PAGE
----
2. Miguel A. Costa-Gomes & Vincent P. Crawford, 2004. "Cognition and Behavior in Two-Person Guessing Games: An Experimental Study," Levine's Bibliography 122247000000000113, UCLA Department of Economics.
  3. Murphy, Kevin M & Shleifer, Andrei & Vishny, Robert W, 1989. "Industrialization and the Big Push," Journal of Political Economy, University of Chicago Press, vol. 97(5), pages 1003-26, October.
  4. Robert J. Barro, 1988. "Government Spending in a Simple Model of Endogenous Growth," NBER Working Papers 2588, National Bureau of Economic Research, Inc.
  5. Puga, Diego & Venables, Anthony J, 1999. "Agglomeration and Economic Development: Import Substitution vs. Trade Liberalisation," Economic Journal, Royal Economic Society, vol. 109(455), pages 292-311, April.
  6. Vincent P. Crawford & Nagore Iriberri, 2006. "Fatal Attraction: Focality, Naivete, and Sophistication in Experimental Hide-and-Seek Games," Levine's Bibliography 122247000000001176, UCLA Department of Economics.
  7. Paul Krugman, 1990. "Increasing Returns and Economic Geography," NBER Working Papers 3275, National Bureau of Economic Research, Inc.
  8. Richard G. Harris, 1995. "Trade and Communication Costs," Canadian Journal of Economics, Canadian Economics Association, vol. 28(s1), pages 46-75, November.
  9. Colin F. Camerer & Teck-Hua Ho & Juin-Kuan Chong, 2004. "A Cognitive Hierarchy Model of Games," The Quarterly Journal of Economics, MIT Press, vol. 119(3), pages 861-898, August.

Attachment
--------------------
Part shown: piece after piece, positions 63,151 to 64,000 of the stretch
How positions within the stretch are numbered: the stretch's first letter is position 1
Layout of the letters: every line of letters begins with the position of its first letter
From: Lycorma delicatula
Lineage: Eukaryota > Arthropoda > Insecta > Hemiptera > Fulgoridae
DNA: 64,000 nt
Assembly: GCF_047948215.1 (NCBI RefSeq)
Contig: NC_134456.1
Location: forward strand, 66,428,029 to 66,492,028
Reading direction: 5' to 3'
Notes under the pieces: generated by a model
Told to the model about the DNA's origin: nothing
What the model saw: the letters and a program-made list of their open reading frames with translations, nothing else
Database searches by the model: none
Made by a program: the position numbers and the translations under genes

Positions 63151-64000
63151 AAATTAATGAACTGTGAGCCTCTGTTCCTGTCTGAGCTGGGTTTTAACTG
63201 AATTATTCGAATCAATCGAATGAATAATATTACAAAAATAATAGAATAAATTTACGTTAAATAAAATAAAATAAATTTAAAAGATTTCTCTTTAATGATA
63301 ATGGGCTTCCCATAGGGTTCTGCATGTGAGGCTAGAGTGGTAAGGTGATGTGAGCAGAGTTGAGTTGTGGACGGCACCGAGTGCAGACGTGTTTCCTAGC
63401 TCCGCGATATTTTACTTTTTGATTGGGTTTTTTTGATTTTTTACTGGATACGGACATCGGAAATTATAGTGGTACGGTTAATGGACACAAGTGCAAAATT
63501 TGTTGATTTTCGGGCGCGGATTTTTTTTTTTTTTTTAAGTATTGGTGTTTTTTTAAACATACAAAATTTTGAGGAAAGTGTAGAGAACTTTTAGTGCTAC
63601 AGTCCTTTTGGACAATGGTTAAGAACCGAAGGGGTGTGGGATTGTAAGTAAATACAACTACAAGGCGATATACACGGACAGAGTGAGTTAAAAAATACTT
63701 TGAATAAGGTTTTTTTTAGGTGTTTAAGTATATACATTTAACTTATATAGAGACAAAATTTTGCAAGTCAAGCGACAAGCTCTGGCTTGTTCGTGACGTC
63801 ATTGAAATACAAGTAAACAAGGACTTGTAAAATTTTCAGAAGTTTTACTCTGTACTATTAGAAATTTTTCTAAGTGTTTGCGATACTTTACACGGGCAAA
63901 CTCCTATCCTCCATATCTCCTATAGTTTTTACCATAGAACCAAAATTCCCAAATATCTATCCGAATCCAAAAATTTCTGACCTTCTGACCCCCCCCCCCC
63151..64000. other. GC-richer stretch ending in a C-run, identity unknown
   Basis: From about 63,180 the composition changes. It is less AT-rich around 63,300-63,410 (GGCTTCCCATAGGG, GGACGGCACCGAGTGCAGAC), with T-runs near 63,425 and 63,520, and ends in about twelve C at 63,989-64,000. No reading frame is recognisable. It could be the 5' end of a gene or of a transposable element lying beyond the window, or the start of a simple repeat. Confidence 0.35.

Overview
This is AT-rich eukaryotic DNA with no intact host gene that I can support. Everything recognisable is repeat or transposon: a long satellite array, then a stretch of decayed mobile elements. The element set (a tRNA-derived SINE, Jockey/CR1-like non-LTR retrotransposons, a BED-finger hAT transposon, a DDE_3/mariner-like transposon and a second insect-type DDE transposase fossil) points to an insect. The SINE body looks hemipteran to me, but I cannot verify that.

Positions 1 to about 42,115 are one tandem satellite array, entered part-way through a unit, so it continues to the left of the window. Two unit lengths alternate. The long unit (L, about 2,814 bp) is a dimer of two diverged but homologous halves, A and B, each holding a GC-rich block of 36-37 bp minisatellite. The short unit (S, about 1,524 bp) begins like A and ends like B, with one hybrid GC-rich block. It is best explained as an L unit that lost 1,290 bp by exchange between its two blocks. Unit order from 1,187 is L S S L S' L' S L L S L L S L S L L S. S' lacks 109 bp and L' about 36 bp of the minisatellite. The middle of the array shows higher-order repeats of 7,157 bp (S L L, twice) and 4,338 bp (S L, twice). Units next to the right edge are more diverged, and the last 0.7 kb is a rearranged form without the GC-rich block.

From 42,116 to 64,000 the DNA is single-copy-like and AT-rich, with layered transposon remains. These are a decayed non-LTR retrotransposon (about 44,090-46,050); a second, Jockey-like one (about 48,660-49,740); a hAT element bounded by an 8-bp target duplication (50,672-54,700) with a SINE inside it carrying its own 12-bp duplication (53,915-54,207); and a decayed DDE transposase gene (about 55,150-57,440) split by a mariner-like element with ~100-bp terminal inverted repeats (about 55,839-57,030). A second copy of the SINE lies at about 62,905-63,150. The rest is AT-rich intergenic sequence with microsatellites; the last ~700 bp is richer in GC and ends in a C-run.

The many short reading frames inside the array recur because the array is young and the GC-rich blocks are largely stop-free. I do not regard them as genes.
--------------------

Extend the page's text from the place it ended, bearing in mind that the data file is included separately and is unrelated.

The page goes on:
10. Martin, Philippe & Rogers, Carol Ann, 1995. "Industrial location and public infrastructure," Journal of International Economics, Elsevier, vol. 39(3-4), pages 335-351, November.
  11. Okuno-Fujiwara, Masahiro, 1988. "Interdependence of industries, coordination failure and strategic promotion of an industry," Journal of International Economics, Elsevier, vol. 25(1-2), pages 25-43, August.
  12. Venables, Anthony J., 1996. "Trade policy, cumulative causation, and industrial development," Journal of Development Economics, Elsevier, vol. 49(1), pages 179-197, April.
  13. Ishikawa, Jota, 1992. "Trade patterns and gains from trade with an intermediate good produced under increasing returns to scale," Journal of International Economics, Elsevier, vol. 32(1-2), pages 57-81, February.
  14. Toru Kikuchi & Tetsuro Ichikawa, 2002. "Congestible communications networks and international trade," Canadian Journal of Economics, Canadian Economics Association, vol. 35(2), pages 331-340, May.
  15. Rodriguez-Clare, Andres, 1996. "The division of labor and economic development," Journal of Development Economics, Elsevier, vol. 49(1), pages 3-32, April.
  16. Horst Herberg & Murray C. Kemp, 1969. "Some Implications of Variable Returns to Scale," Canadian Journal of Economics, Canadian Economics Association, vol. 2(3), pages 403-415, August.
  17. Panagariya, Arvind, 1981. "Variable Returns to Scale in Production and Patterns of Specialization," American Economic Review, American Economic Association, vol. 71(1), pages 221-30, March.